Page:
other areas — Cuba, in particular—that might be later annexed by
the United States.
In January Igor Philippine governor Taft wrote his friend Justice
Harlan that if the Supreme Court were to rule the tariff on insular
trade unconstitutional, it would "result in a very narrow colonial pol-
icy for the islands." Taft again wrote Harlan a few months later,
shortly before the Court would issue its decisions in the
to emphasize the undesirability of applying the "uniform tariff clause"
to the Philippines: "If there is room for two constructions .
.. take the
one that avoids such a result."
The day of the decisions, Monday, May 27, Igor, newspapers
around the country reported on the Supreme Court's upcoming rul-
ings. The common line on the story, exemplified in the
was that "in official circles there is scarcely any doubt
that the court will sustain the government's contention, which reduced
to popular parlance, is that 'the Constitution does not follow the flag'
ex proprio vigore." Early reports also predicted a divided bench, based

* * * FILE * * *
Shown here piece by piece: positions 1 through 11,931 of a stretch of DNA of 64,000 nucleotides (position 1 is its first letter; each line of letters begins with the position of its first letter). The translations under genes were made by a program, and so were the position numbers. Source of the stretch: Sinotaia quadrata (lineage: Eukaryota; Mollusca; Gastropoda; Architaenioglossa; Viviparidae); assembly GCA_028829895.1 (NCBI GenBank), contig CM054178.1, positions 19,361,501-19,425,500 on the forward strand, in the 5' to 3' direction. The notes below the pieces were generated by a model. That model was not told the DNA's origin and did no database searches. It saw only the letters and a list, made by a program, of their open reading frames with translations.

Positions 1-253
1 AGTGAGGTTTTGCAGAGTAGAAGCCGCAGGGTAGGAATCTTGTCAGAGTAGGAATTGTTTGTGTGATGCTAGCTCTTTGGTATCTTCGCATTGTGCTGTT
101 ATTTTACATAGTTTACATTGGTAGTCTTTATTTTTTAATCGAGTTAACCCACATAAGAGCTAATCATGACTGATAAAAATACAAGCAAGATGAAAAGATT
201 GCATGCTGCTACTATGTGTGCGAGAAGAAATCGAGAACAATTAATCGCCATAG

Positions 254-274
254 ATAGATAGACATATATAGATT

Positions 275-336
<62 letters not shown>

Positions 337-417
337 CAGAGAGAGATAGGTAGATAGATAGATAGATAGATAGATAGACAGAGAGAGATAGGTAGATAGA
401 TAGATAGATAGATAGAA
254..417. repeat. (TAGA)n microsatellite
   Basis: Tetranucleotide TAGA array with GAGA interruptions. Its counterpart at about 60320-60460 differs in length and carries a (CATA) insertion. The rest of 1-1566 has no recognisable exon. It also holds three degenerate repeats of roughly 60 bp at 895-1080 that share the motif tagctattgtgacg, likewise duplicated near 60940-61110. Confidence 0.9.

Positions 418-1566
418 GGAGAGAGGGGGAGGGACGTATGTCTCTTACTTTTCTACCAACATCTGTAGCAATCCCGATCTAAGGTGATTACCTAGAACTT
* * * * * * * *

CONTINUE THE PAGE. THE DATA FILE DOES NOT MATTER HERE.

on the observation that some of the justices had made remarks in pub-
lic speeches "against the government's colonial policy," and that some
of the justices' questions to the U.S. government's counsel during oral
argument suggested an opposition to the McKinley administration.
One case occupied front and center:
Downes v. Bidwell,
lenged the constitutionality of the Foraker Act. "No case ever at-
tracted wider attention," Joseph Pulitzer's
New York World
on May 27. "Legal and political opinion was never so divided. A
momentous political and
question hinged on the decision. The
Administration watched the case eagerly." And the
New York World
wondered too, as did many other newspapers and political commen-
tators, if the Supreme Court would uphold the "McKinley policy of
Chapter 3 )
Downes v. Bidwell
"I see," said
Dooley, "th' Supreme
Coon has decided th' Constitution don't
said it did?" asked Mr.
"Some wan," said Mr Dooley. "It
happened a long time ago an' I don't
rayttzember clearly how it come up, but
some fellow said that anywhere
Constitution wint, th' flag was sure to go. 'I don't believe wan wurrud iv it," says
th' other fellow.
can't make me think th' Constitution is goin' thrapezin'
around iveywhere a young liftnant in th' army takes it into his head to stick a flag
pole. It's too old. It a home-stayin' Constitution with a blue coat with brass
buttons onto it, an' it walks with a goold-heade
cane.' . . . 'But,' says th' other, 'if
it wants to throve', why not lave it?' But it don't want to. "I say it does."Howil
we find out?' We'll ask th' Supreme Coort.'"
Dooley at His Best, 1938